A few weeks ago, I wrote about four analyst mock drafts currently taking place at the benevolence of Justin Mason. With so much to digest, content ideas swirl around as I determine what would be most beneficial to the masses of Razzball. Ironically, this wavering over what to highlight in the mock drafts has delayed my reaction to what has unfolded so far. If there is one thing I’ve learned in this great community of fantasy baseball nuts, it’s the power Twitter has to spur ideas. I tip my hat to you, Mr. Farnsworth:

Please, blog, may I have some more?

Yesterday….yesterday….yesterday….
All my fantasy baseball championship titles seemed so far away.
Now it looks as though one is here to stay *sung in a very fast voice* oh, crap, nope, because I didn’t draft Daniel Murphy because he didn’t believe in the lifestyle of a gay,
Oh, why didn’t I believe in Murphy like he didn’t believe in a…gay…gay…gay.
Suddenly!  David Price’s arm is not half of what it used to be.
There’s a shadow hanging over me,
Oh, it’s Giancarlo’s groin that I made of plaster of Paris to admire and it just exploded in paste on me…Suddenly!
Why the season had to go, I don’t know, it wouldn’t say… because it can’t talk, it’s a baseball season that ended yesterday…yesterday…yesterday!
Fantasy Baseball was such an easy game to play,
Now I need a mother’s basement to hide away.
Oh, I believe in yesterday…day…day.

*sniffles*  Here, take a tissue.  You have to excuse me, I don’t have any clean ones.  What will we do for the next few months without an update on a Mets’ pitcher elbow?  Will Rougned Odor reveal he was accidentally batting while crossing his eyes and that’s why he barely hit .200?  What will we do without a James Paxton injury update?  WHAT?  WILL?  WE?  DO?  Prepare for next season, of course.  But, first, let’s bask in the last day of the season.  Today is the day when you realize you’ve spent 27,000 man hours this summer beating eleven other strangers to win a virtual trophy, and it feels great!  Anyway, here’s what else I saw this weekend in fantasy baseball:

Please, blog, may I have some more?

As the regular season draws to a close, it is with not a little melancholy that Dr. Easy and I bring you one last adventure with the Razzball Season-to-Date Player Rater (STD PR). Thanks for hanging with us for all these weeks! If you take one thing away from this series, it’s “next season, use the Razzball Player Rater” (pre-season and during). It’s free and it’s eye-opening. We thought that for our last post, we’d continue with our look back to the beginning of the season. This time, with the help of the Razzball Pre-Season Player Rater (PS PR), we wanted to check out some of the biggest surprises and biggest disappointments among hitters and pitchers who managed to stay healthy for most of the season (hitters who made it to 500 plate appearances or more; starting pitchers who hurled 100 innings or more). This means we can rank them by the good ol’ Player Rater $ (for previous posts, we’ve used the $/G rubric for players who have missed time due to injury). Where are the biggest differences between the pre-season and now, both positive and negative? Note: With all these players who have surprised big time, we expect a high variation on where they will be drafted next year. We don’t know about you, but we’re generally risk averse: we see big variation and let others take the flyer, unless it’s in the late rounds. Note 2: this is a bit of a selective list; we’ve talked about other big surprises and disappointments like Andrus, Judge, Villar, Cabrera, Upton, and Jose Ramirez, in previous posts.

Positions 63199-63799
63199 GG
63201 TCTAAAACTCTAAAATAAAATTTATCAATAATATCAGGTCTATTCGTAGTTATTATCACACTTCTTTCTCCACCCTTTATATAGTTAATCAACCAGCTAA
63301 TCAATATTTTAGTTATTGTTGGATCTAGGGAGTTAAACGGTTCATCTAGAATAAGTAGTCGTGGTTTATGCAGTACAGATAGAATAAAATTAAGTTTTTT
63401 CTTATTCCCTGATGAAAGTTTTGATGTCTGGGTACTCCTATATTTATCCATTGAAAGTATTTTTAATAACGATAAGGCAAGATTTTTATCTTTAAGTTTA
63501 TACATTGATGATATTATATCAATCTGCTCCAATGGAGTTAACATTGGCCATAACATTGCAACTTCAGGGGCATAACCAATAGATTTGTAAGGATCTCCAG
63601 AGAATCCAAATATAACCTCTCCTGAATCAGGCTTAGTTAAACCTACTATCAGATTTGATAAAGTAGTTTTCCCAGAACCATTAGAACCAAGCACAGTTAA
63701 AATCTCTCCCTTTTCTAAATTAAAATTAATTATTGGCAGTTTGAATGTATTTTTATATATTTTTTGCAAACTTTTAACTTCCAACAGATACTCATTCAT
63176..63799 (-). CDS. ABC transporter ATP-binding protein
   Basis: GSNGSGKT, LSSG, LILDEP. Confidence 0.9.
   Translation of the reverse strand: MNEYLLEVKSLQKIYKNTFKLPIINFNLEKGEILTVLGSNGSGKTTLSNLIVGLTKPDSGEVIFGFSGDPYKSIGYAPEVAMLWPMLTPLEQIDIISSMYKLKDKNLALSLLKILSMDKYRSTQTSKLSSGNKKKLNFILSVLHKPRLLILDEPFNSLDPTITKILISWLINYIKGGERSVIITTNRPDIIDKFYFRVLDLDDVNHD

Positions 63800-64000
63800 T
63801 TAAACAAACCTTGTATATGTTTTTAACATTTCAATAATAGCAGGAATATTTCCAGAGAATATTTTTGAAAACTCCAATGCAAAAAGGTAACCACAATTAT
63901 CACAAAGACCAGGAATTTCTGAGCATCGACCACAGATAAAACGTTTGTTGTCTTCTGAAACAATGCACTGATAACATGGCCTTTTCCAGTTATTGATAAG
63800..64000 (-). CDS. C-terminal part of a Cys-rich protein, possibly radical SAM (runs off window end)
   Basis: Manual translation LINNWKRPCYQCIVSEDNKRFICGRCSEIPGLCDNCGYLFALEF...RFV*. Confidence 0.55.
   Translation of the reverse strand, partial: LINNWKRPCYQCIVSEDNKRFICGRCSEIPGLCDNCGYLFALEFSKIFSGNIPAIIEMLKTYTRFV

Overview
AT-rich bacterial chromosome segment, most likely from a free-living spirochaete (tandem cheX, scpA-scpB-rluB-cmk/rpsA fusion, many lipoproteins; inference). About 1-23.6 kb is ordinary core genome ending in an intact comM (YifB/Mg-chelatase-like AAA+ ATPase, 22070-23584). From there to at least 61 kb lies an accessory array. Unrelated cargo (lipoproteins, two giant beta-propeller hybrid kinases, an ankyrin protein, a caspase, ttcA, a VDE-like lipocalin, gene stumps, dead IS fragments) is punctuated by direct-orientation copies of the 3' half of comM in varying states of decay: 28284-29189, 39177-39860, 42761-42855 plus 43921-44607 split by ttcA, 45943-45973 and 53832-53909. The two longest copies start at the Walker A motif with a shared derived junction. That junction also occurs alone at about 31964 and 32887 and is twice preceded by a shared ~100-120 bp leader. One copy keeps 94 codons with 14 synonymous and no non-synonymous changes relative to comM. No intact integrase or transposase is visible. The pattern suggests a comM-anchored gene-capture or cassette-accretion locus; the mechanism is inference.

Please, blog, may I have some more?

Wow!  Time really does fly when you’re having fun.  I honestly can’t believe that the 2017 fantasy baseball season is already over…well, almost.  Kudos to you who are still fighting the good fight all the way til the end.  Tip of the cap to you.  It’s been real fo sho and I hope you all have a great offseason but before you go, let’s talk about our two top arms tonight.  Yu Darvish at $24,00o is the top pitcher on the board tonight and I love the start against the Padres.  I know we’ve been picking on them all year and if my calculations are correct, it’s paid off, about 82% of the time.  Darvish had a rough time finding his groove in Dodger blue right out of the gate, but he’s thrown up two 23+ fantasy point starts in the last 2 weeks.  I’m crossing my fingers for a 30+ night, time to let the big dog eat.  Meanwhile, Aaron Nola at $15,600 is facing the Nationals tonight and the Streamonator loves this start right behind Darvish.  Frankly, Nola has been great all year and the Nats have been resting guys.  If Nola gets a light Washington lineup then all in on him in both cash and tourney play.  Now that are pitching is locked and loaded, let’s go see who we can pair with Stanton in Coors.